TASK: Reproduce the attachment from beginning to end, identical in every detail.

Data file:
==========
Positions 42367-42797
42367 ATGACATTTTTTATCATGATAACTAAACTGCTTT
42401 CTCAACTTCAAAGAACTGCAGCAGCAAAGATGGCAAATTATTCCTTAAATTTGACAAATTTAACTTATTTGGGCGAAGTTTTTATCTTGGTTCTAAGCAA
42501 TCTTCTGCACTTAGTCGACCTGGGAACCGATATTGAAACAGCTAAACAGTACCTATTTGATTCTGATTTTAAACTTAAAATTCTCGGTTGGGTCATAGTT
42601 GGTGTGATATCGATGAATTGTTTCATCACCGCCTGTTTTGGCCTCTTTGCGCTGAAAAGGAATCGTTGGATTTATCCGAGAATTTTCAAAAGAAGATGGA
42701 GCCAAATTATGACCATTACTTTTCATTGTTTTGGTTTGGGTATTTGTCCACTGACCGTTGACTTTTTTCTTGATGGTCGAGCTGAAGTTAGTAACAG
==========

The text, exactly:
Positions 42367-42797
42367 ATGACATTTTTTATCATGATAACTAAACTGCTTT
42401 CTCAACTTCAAAGAACTGCAGCAGCAAAGATGGCAAATTATTCCTTAAATTTGACAAATTTAACTTATTTGGGCGAAGTTTTTATCTTGGTTCTAAGCAA
42501 TCTTCTGCACTTAGTCGACCTGGGAACCGATATTGAAACAGCTAAACAGTACCTATTTGATTCTGATTTTAAACTTAAAATTCTCGGTTGGGTCATAGTT
42601 GGTGTGATATCGATGAATTGTTTCATCACCGCCTGTTTTGGCCTCTTTGCGCTGAAAAGGAATCGTTGGATTTATCCGAGAATTTTCAAAAGAAGATGGA
42701 GCCAAATTATGACCATTACTTTTCATTGTTTTGGTTTGGGTATTTGTCCACTGACCGTTGACTTTTTTCTTGATGGTCGAGCTGAAGTTAGTAACAG